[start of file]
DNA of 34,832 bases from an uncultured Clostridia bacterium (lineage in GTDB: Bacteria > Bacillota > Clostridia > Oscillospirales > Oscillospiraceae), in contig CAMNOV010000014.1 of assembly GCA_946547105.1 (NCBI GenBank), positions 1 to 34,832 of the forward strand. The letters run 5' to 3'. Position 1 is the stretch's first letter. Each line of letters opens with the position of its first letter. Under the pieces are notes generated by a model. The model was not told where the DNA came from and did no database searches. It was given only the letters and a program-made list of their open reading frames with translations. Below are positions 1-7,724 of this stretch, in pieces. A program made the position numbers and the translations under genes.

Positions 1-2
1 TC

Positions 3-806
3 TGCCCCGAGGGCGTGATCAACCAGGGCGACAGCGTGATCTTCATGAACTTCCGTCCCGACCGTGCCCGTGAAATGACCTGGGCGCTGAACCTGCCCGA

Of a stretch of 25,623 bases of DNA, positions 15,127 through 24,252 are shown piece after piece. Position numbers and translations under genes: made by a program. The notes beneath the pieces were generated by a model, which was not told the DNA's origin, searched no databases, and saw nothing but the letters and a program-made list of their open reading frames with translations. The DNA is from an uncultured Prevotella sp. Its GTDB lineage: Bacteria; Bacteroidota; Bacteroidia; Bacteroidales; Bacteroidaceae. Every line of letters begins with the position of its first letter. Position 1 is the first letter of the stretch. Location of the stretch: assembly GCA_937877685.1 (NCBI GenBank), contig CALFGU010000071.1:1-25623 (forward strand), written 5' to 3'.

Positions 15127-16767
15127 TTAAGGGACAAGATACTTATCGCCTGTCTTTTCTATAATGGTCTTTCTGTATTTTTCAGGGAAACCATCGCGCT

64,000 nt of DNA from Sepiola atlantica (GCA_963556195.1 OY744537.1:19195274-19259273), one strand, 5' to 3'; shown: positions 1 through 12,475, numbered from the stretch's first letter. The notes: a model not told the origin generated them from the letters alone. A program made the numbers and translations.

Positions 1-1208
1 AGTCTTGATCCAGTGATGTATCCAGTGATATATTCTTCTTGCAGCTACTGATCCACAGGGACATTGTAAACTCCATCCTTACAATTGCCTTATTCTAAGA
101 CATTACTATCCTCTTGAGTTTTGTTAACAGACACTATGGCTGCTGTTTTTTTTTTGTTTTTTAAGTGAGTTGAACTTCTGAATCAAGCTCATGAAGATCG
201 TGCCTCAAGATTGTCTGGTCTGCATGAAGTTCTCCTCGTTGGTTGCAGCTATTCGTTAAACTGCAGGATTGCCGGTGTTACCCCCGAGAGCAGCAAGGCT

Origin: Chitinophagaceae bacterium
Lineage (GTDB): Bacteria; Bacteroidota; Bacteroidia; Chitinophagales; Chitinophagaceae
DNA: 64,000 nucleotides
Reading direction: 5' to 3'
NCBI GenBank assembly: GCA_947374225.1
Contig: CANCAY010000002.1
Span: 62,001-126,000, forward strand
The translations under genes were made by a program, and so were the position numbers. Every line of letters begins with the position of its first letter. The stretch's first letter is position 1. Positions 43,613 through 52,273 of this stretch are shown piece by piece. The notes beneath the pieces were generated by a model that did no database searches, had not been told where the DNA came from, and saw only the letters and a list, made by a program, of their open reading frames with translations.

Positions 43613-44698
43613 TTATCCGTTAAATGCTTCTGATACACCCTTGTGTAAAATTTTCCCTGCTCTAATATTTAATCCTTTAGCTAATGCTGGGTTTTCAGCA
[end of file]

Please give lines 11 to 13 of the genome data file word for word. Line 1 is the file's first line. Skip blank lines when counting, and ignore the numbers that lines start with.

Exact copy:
1 AGTCTTGATCCAGTGATGTATCCAGTGATATATTCTTCTTGCAGCTACTGATCCACAGGGACATTGTAAACTCCATCCTTACAATTGCCTTATTCTAAGA
101 CATTACTATCCTCTTGAGTTTTGTTAACAGACACTATGGCTGCTGTTTTTTTTTTGTTTTTTAAGTGAGTTGAACTTCTGAATCAAGCTCATGAAGATCG
201 TGCCTCAAGATTGTCTGGTCTGCATGAAGTTCTCCTCGTTGGTTGCAGCTATTCGTTAAACTGCAGGATTGCCGGTGTTACCCCCGAGAGCAGCAAGGCT